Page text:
Full text: New perspectives to save cultural heritage

L. Parati a ’ *, A. C. Gade b , R. Pompoli a , J. H. Rindel b 
a Dipartimento di Ingegneria, Università di Ferrara, Via Saragat 1,44100 Ferrara, Italy (lparati, rpompoli)@ing.unife.it 
b 0rsted-DTU, Acoustic Technology, Technical University of Denmark, build.352, 
0rsteds plads, DK-2800, Kgs.Lyngby, Denmark (acg, jhr)@oersted.dtu.dk 
KEY WORDS: Opera House, acoustic simulation, acoustic heritage 
In the field of acoustics new techniques have been developed in order to improve the acoustics of a room. Techniques, such as 
computer simulations, are especially useful in historical theatres where acoustical characteristics can be preserved during renovations 
or improved with well chosen minor alterations while still preserving the theatre’s heritage. These new techniques have been applied 
to investigate the acoustical balance between a singer on the stage and the orchestra in the pit which is a relatively new concept in 
room acoustics. Simulations have been carried out in a model of the Royal Theatre of Copenhagen, which was inaugurated on the 
15 th of October 1874. By means of a few modifications in the type of materials, dimensions and shapes, some of the architectural 
elements controlling the balance have been identified and optimised. 
Historical opera houses are a heritage that has to be preserved. 
This heritage doesn’t have to be based only on the architectural 
aspects but also on characteristics such as its acoustical 
qualities. The concept of acoustical heritage has been 
determined in a document called “Charter of Ferrara” (Prodi, 
Pompoli, 1999), and a scientific tool to quantify the acoustical 
heritage has been described in the “Guidelines for acoustical 
measurements inside historical opera houses” (Prodi, Pompoli, 
IS03382 (IS03382, 1997) can be considered the normative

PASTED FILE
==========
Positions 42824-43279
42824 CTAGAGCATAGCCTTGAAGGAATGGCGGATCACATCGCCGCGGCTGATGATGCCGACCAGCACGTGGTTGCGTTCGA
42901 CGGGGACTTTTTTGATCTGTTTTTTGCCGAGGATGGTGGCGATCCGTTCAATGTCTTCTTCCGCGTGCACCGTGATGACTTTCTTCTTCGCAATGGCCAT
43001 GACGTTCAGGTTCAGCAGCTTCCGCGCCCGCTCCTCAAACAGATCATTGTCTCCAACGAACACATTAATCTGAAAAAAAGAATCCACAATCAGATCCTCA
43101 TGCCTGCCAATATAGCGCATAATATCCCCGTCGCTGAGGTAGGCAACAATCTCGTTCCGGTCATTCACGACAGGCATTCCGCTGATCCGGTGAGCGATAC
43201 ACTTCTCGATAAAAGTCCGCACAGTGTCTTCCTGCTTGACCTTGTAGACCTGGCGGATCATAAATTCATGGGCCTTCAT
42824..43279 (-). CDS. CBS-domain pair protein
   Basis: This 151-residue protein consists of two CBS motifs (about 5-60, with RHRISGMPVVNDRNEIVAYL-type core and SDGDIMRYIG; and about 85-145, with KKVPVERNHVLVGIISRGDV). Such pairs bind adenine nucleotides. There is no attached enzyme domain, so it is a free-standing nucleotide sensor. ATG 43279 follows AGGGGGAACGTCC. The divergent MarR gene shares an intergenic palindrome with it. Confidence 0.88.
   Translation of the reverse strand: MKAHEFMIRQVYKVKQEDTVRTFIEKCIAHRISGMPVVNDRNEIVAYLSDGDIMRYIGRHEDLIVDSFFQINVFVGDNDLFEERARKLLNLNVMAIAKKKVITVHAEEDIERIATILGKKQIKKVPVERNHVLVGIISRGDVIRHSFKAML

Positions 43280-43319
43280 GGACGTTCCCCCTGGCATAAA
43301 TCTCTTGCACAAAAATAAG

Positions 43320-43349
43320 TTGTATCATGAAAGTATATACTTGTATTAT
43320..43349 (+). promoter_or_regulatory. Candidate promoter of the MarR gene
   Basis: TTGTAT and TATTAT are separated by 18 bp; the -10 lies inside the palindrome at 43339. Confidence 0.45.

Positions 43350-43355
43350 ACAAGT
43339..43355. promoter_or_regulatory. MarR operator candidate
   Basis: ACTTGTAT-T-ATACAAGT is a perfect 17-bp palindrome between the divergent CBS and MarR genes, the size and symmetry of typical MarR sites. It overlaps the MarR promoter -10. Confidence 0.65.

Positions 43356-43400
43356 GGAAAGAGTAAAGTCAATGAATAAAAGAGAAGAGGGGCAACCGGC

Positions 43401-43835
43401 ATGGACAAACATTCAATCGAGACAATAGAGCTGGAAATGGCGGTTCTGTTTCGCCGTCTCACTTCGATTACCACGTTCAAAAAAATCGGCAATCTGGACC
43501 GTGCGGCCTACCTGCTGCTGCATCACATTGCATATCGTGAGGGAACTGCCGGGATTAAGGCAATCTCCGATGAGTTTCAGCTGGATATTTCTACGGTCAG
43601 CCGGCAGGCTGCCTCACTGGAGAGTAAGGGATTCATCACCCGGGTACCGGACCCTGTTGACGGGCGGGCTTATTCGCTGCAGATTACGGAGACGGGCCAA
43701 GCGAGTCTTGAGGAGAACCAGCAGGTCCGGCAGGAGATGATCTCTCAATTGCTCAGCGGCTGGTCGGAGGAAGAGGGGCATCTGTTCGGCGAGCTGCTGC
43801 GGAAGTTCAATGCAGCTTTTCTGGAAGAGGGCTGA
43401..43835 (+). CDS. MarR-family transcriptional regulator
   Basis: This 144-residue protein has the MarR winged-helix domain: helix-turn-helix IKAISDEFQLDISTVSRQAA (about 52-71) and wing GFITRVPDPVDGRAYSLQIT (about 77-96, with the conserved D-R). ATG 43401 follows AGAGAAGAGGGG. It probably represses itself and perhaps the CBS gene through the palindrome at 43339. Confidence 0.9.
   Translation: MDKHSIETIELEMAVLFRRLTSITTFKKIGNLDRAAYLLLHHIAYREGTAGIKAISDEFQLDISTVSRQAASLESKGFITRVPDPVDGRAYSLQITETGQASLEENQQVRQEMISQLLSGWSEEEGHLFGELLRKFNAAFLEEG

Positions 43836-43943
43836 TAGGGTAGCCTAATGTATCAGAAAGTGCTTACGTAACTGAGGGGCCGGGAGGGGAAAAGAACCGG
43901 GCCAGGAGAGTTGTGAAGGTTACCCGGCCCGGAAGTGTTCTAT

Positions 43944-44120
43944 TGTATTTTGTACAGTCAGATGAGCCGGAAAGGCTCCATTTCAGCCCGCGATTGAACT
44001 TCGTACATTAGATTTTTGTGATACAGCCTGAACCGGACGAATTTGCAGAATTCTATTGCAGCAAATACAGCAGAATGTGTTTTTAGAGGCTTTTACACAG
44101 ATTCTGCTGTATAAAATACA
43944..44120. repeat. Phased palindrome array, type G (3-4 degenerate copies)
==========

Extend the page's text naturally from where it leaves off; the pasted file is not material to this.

reference for this kind of room-acoustical measurement and the 
above guidelines, aim at specializing the norm for these 
historical places. Nowadays the acoustics of the historical opera 
house can be modified and problems solved. Among them one 
of the new aspects which still has not been sufficiently 
investigated is the acoustical balance between the sound coming 
from the orchestra in the pit and that from the singer on the 
In order to best describe this acoustic aspect which is also 
important in modem opera houses, an omnidirectional sound 
source has to be placed in the orchestra pit and a directional one 
has to be placed on the stage (Parati, Otondo, 2003). By means 
of room acoustical simulations, it is possible to predict the 
acoustical behaviour. 
The aim of this study is to determine a method to control the 
balance through modification of architectural elements, without 
affecting the other acoustic parameters. Furthermore it is 
desirable to enhance the acoustic qualities of an existing theatre, 
preserving the historical heritage by means of room acoustic 
simulations carried out in this case on a model of the Royal 
Theatre of Copenhagen. 
The Royal Theatre (Royal Theatre websites) has been housed 
on Kongens Nytorv in Copenhagen since 1748. During the 
eighteenth and nineteenth centuries a new majestic theatre was 
built in the same place for a larger number of people. It was 
designed by the architects Vilhelm Dahlerup and Ove Pedersen. 
It was inaugurated on 15th October 1874. The theatre has an 
Italian Baroque style, the hall has a horseshoe shape and it 
houses 1400 people located in the stalls and the four levels of 
balconies. The stage tower has a volume of 13.000 m 3 with a 
stage area of 595 m 2 and a fixed proscenium of 115 m 2 . The pit 
has variable configuration based on the required dimension 
suitable for the orchestra. The pit floor area can reach a 
dimension of 130 square metres, which means full orchestra. 
Nowadays it is used throughout the year for opera, ballet and 
drama. This is the theatre where August Bourhonville worked 
and founded his famous ballet tradition. Figure 1 shows a view 
of the theatre from the outside. 
Figure 1: Exterior view of the Royal Theatre of Copenhagen. 
Corresponding author.

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